2017 already. I remember sixty years ago thinking about people who had lived in two different centuries and how exciting that must have been. Also, I thought about how old they must have been.
Now at my ripe old age, I am one of them. Isn’t it amazing the things that have happened in our lifetimes.
I was reading an article on the internet about journal writing. This is something I have always had a hard time with. I have twenty some journals with the first few pages written in and a lot of blank pages. This article encourages us to just write a story about our family, our lives, our childhood, whatever encourages us to leave a record for our children. I have a few treasures from my Mother’s life by oh how I wish I had more. I wish I knew more about my Grand- parents.
The article said we should try to write a story a week, fifty -two stories. That sounds easier than a daily journal doesn’t it. And it sounds more interesting than a daily “I didn’t do anything interesting today.”
A couple of years ago I asked various people for first lines to use to write a story . This is from my sister and made me think about my Uncle Jack, my dad’s brother
So, you take about forty nine cling free peaches, two and a half cups sugar, and about five cups water, unless you don’t like them quite that sweet.” She probably said more in detailing the recipe but my mind had already drifted back to a summer day and the sweet juicy goodness associated with it.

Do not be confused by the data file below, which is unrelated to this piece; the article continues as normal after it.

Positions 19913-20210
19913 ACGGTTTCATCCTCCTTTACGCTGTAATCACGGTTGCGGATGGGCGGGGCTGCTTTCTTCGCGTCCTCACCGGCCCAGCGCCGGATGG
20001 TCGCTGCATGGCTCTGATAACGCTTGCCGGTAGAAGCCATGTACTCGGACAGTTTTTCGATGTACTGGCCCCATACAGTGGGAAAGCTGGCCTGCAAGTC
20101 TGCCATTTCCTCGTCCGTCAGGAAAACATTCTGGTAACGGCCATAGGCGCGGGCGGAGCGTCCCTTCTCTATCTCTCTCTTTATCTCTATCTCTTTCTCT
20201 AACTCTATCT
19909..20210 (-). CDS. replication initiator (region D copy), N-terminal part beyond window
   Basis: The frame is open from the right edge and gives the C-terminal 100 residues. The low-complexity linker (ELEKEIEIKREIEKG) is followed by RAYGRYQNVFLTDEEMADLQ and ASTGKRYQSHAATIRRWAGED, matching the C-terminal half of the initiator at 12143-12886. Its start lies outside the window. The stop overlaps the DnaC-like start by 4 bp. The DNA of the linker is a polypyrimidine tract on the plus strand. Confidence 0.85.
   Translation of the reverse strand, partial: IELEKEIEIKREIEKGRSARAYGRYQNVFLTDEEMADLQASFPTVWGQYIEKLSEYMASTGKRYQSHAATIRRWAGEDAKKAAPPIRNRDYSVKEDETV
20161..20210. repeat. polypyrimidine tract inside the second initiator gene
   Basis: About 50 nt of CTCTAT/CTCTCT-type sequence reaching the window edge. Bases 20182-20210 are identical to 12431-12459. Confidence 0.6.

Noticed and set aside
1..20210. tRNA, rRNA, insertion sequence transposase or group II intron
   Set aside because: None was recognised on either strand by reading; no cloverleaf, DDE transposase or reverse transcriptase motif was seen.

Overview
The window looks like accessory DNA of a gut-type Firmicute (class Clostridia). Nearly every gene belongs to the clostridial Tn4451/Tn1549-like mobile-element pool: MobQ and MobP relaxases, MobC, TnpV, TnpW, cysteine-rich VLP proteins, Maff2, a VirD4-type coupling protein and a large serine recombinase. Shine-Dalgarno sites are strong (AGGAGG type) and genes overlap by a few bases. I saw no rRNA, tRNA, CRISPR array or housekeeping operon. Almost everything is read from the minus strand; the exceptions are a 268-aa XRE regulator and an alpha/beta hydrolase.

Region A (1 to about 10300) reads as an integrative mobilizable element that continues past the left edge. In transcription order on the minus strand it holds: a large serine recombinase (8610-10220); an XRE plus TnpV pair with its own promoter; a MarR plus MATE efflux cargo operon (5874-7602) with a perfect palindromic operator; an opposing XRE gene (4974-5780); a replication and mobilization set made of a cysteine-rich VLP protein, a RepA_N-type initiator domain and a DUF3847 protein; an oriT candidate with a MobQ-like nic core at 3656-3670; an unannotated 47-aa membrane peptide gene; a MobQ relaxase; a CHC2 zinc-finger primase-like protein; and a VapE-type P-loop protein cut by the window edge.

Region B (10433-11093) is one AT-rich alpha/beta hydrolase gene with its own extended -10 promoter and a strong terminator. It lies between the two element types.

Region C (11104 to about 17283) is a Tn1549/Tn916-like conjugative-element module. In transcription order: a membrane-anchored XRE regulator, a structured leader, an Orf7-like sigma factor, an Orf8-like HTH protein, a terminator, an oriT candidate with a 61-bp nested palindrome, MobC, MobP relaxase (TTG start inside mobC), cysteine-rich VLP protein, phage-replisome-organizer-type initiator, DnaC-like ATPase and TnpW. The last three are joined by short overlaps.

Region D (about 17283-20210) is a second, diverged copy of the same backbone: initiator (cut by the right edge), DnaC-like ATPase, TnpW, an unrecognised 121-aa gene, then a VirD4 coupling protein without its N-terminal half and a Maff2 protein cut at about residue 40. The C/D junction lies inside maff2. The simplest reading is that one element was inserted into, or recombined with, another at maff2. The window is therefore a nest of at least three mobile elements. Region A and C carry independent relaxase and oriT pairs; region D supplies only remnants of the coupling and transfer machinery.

We sat on the wide porch together in the warm sunny afternoon. Bees buzzed lazily among the trumpet flowers and columbine in the front yard; the yellow and black bodies darting in colorful splashes in and out of the deep yellow and red of the flowers. In the grass the children were blowing bubbles with the large flowers, dipping them in the soapy water Judy had made.
The little girls giggled as the large light bubbles lifted above their heads. Who would ever have thought of blowing bubbles with flowers?
Looking out over the yard, I saw many small peach trees hung with the rosy golden fruit. My mouth watered thinking about the peach cobbler Mom would make from Erma’s peaches. I could hardly wait till we could go home. But, that would be hours –days. We were here to visit.
In the driveway Dad, Uncle Jack and the boys were working on the car. Uncle Jack loved to work on cars and enjoyed having the boys around to share the fun. Uncle Jack was a happy man. I never saw him when he wasn’t smiling. He spent most of his life working for the poultry company. The smell alone would keep me from smiling. But then again when dinner was ready I could enjoy that crispy fried chicken as much as the rest of the family
In the living room behind us a long, low table was filled with Erma’s African Violets. I didn’t know they came in so many different colors, pinks, purples, rose, even a variegated one. The blossoms smiled shyly through the dark velvet leaves. Erma was proud of these violets. They are hard to grow—at least I’ve never been able to keep a plant alive and blooming much less a whole table full. Hanging overhead was a large Christmas cactus. Although it wasn’t blooming yet, I knew it would be filled with red flowers in time for the holidays. It always did. Mother had taken a cutting home with her once so we could have flowers during the cold winter months in the mountains.
I don’t have many memories of Uncle Jack and Aunt Erma. But I remember sitting on the porch, eating peaches and fried chicken. I remember the magic of the flower bubbles and the happy smiling family I belonged to. I took a cutting of my mother’s Christmas cactus, Erma’s cactus to continue the tradition. I hope it blooms!